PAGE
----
Just a week ago I wrote my first blog post in four months. It was about missing big cycling goals, lacking motivation to train, struggling to find the time to exercise as a result of a very busy time at work, putting on a lot of weight and generally wondering if my best days as an athlete were behind me.

All of my posts are written partly to document my cycling activities and mostly to inspire my friends and a growing readership to exercise, set big life goals and learn to never give up or let life’s roadblocks be a distraction to living a healthy, happy and meaningful life. The post I wrote last week was different. I just put it out there that I was struggling with my “cycling career”. I had become the motivator in search of motivation. The skinny manorexic climber was unexpectedly stressing out about too much weight or, more accurately, not having the weight of a climber any longer.

The reaction from friends, supporters and readers I have never meet was not what I was expecting. The biggest surprise was the response I got from none cyclists who related to the extra weight issue. A lot of people I know opened up about weight concerns and if my post helped even just person shed a few pounds to get to a healthy weight than it was worth taking the time to write that post.

The other reaction I got which surprised me was that a lot of people, especially people I know well, reached out to me and admitted being in a similar situation. In other words, I found out that what I was going through wasn’t any different than what a lot of my triple A type busy, successful friends were going through. I wasn’t any longer looking at myself as an anomaly but pretty much as the norm. It both reassured me and “ticked me off”. A lot of the people who shared their struggle with me are good friends, people I have a lot of respect for and it gave me comfort that we were all in the same boat. While that is all well from a relationship standpoint, it ticked me off that I had lost my edge over them because once we are on the bike, it’s all about winning, isn’t it? Suddenly their good gesture to reassure me awoke the competitor in me: “They are showing sign of weakness, attack!”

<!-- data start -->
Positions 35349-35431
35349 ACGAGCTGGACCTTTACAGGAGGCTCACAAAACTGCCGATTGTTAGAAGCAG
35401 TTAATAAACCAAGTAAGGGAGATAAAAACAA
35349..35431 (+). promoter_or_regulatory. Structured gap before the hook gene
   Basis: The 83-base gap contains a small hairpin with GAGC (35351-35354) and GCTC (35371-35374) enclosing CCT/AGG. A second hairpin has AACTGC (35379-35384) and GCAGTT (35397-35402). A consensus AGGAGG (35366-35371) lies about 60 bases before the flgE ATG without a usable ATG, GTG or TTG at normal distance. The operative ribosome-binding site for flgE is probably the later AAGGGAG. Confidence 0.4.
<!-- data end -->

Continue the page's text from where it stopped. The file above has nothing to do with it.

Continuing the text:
And attack I did. Here’s the proof (my training over the last week):

image6 image5 image4 image3 image2 image1

Over the last week I spoke to a lot of people about last weekend’s blog post, including someone I know very well and for whom I have great respect for and who probably knows more about athlete training than anyone in professional cycling today. He called me and said: “Remember what I’ve told you before: when the mind is good, the legs are good – when the legs are good, the mind is good.” His advice was spot on: “Ride your bike to have fun, get exercise and don’t stress out the big goals for next year.”

I felt wonderful about his advice for about two days. Yes, two days, because that’s when I got an email from my friend Rémi Duchemin, the founder and CEO of the best race for amateur cyclists in the world: the Haute Route. Rémi reminded me that although I have achieved quite a bit in my “cycling career”, riding the equivalent of a Grand Tour – doing the three weeks of the Haute Route – was still a worthwhile goal for me.

So there you have it, all in the same week I started riding my bike again to lose weight and be fit, I did it for pleasure, I was completely relaxed about it and then I get reminded that winning is fun, doing the impossible is inspiring and people out there expect me to lead by example. “They sucked me back in”, as Al Pacino would say.

Advertisements